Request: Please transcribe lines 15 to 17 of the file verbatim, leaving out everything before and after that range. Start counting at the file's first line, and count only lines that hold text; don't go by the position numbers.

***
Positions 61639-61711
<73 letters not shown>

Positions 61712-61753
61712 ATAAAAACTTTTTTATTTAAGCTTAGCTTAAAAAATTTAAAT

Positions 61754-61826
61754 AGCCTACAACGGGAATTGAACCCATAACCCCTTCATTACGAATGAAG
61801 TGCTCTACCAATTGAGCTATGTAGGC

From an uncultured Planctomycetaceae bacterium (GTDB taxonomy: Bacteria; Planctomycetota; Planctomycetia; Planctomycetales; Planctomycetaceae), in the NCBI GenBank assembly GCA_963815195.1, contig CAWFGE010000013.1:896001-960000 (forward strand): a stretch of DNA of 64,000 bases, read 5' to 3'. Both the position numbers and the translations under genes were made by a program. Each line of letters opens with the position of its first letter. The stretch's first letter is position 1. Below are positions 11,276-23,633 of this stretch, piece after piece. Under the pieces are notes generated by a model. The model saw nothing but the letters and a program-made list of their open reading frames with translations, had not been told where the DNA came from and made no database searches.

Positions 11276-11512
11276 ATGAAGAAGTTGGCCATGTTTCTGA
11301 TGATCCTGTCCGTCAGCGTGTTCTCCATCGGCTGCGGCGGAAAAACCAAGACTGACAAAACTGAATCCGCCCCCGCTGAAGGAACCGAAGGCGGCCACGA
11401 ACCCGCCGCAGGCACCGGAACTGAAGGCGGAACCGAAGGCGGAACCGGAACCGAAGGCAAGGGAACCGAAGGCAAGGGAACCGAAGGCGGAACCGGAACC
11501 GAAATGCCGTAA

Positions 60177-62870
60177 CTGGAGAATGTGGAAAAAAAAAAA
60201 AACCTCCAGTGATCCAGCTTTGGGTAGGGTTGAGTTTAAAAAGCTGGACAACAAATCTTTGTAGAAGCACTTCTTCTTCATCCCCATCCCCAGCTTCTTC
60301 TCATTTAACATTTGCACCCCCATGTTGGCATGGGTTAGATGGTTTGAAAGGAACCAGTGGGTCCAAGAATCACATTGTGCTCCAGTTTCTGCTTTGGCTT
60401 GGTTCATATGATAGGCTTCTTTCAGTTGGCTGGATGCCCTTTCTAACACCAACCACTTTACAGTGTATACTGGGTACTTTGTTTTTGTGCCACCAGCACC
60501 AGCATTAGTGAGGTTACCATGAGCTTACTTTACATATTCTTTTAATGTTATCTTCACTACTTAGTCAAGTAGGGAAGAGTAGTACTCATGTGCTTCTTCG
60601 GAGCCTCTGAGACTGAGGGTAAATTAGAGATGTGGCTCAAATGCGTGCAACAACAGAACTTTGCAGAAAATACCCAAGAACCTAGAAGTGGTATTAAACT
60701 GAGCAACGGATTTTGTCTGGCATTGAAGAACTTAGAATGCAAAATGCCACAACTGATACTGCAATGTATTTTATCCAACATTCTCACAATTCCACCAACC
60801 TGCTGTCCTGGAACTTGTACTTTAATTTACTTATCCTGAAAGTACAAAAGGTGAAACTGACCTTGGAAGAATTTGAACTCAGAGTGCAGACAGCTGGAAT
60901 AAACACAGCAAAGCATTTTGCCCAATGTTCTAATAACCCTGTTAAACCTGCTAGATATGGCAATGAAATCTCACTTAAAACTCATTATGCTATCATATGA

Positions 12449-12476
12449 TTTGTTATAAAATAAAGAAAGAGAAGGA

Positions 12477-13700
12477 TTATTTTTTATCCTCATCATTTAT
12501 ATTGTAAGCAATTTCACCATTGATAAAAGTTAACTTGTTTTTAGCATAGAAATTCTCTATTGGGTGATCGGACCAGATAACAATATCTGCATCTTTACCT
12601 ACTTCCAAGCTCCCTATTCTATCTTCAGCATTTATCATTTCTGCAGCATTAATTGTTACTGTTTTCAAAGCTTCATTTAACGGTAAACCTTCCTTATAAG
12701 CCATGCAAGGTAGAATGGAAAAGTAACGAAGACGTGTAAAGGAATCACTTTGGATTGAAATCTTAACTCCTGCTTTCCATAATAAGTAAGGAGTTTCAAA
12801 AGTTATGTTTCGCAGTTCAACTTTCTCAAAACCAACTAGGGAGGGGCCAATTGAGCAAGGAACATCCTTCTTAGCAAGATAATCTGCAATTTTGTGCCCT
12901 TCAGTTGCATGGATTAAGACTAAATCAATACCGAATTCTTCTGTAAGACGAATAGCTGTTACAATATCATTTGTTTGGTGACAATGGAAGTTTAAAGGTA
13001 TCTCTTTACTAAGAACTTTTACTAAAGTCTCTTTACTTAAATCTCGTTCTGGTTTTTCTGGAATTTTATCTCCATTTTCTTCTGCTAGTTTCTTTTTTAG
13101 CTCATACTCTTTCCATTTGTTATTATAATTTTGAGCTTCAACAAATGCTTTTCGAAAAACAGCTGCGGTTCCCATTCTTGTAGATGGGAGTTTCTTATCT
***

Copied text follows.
60177 CTGGAGAATGTGGAAAAAAAAAAA
60201 AACCTCCAGTGATCCAGCTTTGGGTAGGGTTGAGTTTAAAAAGCTGGACAACAAATCTTTGTAGAAGCACTTCTTCTTCATCCCCATCCCCAGCTTCTTC
60301 TCATTTAACATTTGCACCCCCATGTTGGCATGGGTTAGATGGTTTGAAAGGAACCAGTGGGTCCAAGAATCACATTGTGCTCCAGTTTCTGCTTTGGCTT